Born in Dublin, Mississippi in 1943, Jimmy Burns derived his earliest inspiration from the records of Muddy Waters, John Lee Hooker and others. After Jimmy moved to Chicago in the mid-'50s he discovered a scene that was perfect for the meld of traditional blues, churchy emotionalism, and forward-looking pop/R&B sophistication that by then comprised his musical aesthetic. When he finally signed with Delmark in the mid-'90s, he was primed and ready to take his place as a leading blues recording artist. Live at B.L.U.E.S. captures perfectly the indelible combination of joyful spirits, warm-hearted intimacy, and sharp-witted intelligence that characterizes Jimmy Burns, as both a musician and a man. With special guest vocalist Jesse Fortune.
The younger brother of bluesman Eddie Burns, singer/guitarist Jimmy Burns followed in the family tradition, becoming a staple of Chicago's West Side club circuit after a long absence from the spotlight. Born February 27, 1943 in Dublin, Mississippi, he cut a handful of singles early in his career, but upon marrying and starting a family, he largely applied the brakes to his musical aspirations to focus on domestic life. Burns performed only rarely in the decades to follow; however, with his children all grown in the early 1990s…
Not that this artist isn't pretty cool; far from it. Credited either as Bob Hardaway or Robert Hardaway, he spent much of the 20th century at the top of the studio musician scene in Los Angeles, playing a bewildering array of woodwind instruments — even bass clarinet, English horn, and alto flute — on a tall stack of records that stylistically give the impression of having been snatched at random out of a burning used record store, the Partridge Family, Dinah Washington, Bonnie Raitt, and his efforts with the Eddie Shu/Bob Hardaway Jazz Practitioners among them.
This 45-song, two-disc collection is subtitled "two decades of killer fretwork", and never was a set so aptly described. Chess Records was the home to seemingly every hot guitar player in the Chicago area, and many of them make their appearance here. Besides the usual label guitar hotshots (Muddy Waters, Jimmy Rogers, Chuck Berry, Bo Diddley, Buddy Guy, Lowell Fulson, Earl Hooker, Otis Rush, Robert Nighthawk, Little Milton), space is given to sideman work from legends like Hubert Sumlin and Robert Jr. Lockwood and great one-offs by lesser-known artists like Jody Williams, Danny Overbea, Eddie Burns, Joe Hill Louis, Morris Pejoe, Lafayette Thomas and others. It seems as if everyone recorded for Chess at one time or another, also explaining the inclusion of tracks by John Lee Hooker, Albert King, Clarence "Gatemouth" Brown, Lonnie Brooks, Hound Dog Taylor and Elmore James. If electric blues guitar's your thing, then look no further than this fine two-disc compilation.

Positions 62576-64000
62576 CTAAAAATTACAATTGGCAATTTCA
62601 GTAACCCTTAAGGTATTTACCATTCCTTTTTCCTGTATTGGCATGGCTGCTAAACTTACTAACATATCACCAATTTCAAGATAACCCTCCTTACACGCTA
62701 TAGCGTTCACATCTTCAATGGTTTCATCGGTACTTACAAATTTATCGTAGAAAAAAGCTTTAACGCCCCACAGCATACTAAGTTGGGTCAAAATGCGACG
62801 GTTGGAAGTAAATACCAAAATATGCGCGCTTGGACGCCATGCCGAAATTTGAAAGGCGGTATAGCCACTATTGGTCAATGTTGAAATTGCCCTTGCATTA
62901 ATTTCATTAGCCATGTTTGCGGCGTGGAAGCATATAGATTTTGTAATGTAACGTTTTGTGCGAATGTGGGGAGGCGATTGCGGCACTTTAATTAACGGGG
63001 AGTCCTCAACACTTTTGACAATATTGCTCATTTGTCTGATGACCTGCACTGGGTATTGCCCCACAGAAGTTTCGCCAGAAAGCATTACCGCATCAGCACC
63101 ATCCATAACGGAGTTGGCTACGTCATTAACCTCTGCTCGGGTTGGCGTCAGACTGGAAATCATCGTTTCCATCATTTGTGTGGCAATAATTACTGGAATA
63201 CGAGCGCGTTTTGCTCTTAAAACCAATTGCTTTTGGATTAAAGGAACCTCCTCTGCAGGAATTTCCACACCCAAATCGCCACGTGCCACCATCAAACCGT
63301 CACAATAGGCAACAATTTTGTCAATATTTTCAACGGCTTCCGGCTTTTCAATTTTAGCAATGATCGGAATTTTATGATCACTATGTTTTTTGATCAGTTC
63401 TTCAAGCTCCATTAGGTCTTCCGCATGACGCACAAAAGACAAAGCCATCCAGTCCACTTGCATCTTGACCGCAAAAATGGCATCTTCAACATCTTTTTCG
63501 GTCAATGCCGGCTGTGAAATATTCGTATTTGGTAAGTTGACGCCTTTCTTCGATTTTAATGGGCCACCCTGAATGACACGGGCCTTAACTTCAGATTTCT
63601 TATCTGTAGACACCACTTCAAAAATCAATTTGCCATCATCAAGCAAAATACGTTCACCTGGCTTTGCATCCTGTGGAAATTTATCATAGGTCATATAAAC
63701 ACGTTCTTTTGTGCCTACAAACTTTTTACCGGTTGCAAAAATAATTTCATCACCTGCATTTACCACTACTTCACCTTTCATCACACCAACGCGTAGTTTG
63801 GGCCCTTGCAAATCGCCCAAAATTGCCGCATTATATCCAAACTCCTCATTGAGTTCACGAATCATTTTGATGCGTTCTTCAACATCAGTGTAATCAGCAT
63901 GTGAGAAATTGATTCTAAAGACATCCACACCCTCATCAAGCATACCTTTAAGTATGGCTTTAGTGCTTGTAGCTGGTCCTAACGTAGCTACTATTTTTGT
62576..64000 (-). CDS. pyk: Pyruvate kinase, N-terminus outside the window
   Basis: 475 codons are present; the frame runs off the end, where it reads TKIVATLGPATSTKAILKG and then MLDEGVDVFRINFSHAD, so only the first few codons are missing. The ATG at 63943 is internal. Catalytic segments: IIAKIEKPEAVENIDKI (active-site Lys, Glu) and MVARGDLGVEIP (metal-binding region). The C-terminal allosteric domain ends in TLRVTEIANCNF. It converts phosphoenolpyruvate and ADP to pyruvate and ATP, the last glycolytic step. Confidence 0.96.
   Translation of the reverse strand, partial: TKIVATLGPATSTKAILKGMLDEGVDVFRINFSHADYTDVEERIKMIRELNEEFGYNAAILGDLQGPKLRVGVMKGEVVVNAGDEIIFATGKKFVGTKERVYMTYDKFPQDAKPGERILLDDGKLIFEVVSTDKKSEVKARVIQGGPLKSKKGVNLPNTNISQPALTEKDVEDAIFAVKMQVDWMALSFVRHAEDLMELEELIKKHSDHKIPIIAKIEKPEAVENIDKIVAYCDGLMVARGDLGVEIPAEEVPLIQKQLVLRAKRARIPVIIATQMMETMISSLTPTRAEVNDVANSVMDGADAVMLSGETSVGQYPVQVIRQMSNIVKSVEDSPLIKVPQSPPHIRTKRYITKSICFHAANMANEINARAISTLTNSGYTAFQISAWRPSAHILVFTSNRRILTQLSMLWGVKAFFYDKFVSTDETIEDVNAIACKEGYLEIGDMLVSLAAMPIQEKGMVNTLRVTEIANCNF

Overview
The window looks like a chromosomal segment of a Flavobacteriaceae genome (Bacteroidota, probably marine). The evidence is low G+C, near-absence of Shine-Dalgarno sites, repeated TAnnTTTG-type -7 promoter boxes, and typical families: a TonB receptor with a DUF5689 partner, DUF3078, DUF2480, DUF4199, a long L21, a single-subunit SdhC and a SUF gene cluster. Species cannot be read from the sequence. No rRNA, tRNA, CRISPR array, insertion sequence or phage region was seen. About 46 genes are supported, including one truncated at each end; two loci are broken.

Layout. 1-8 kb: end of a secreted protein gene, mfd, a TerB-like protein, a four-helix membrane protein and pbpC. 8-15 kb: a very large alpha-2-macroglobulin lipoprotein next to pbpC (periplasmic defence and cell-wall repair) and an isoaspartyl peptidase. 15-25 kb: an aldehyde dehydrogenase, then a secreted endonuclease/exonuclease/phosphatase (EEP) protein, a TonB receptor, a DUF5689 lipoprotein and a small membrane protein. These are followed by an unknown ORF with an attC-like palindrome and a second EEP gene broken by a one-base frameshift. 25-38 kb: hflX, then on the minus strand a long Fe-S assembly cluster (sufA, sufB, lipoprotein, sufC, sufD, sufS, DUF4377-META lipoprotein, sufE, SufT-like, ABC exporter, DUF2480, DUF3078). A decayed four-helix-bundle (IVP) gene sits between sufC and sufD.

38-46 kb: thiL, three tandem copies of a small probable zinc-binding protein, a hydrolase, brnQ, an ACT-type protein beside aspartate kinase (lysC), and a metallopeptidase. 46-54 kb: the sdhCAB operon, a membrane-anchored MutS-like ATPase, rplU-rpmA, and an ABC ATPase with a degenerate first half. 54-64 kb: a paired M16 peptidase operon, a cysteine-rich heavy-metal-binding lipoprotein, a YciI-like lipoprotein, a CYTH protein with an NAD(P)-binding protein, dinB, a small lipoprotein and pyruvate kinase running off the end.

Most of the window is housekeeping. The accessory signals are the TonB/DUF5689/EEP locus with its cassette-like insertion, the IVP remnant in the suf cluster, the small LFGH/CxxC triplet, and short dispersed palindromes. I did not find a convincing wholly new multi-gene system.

The J. Geils Band was one of the most popular touring rock & roll bands in America during the '70s. Where their contemporaries were influenced by the heavy boogie of British blues-rock and the ear-splitting sonic adventures of psychedelia, The J. Geils Band was a bar band pure and simple, churning out greasy covers of obscure R&B, doo wop, and soul tunes, cutting them with a healthy dose of Stonesy swagger. While their muscular sound and the hyper jive of frontman Peter Wolf packed arenas across America, it only rarely earned them hit singles. Seth Justman, the group's main songwriter, could turn out catchy R&B-based rockers like "Give It to Me" and "Must of Got Lost," but these hits never led to stardom, primarily because the group had trouble capturing the energy of its live sound in the studio.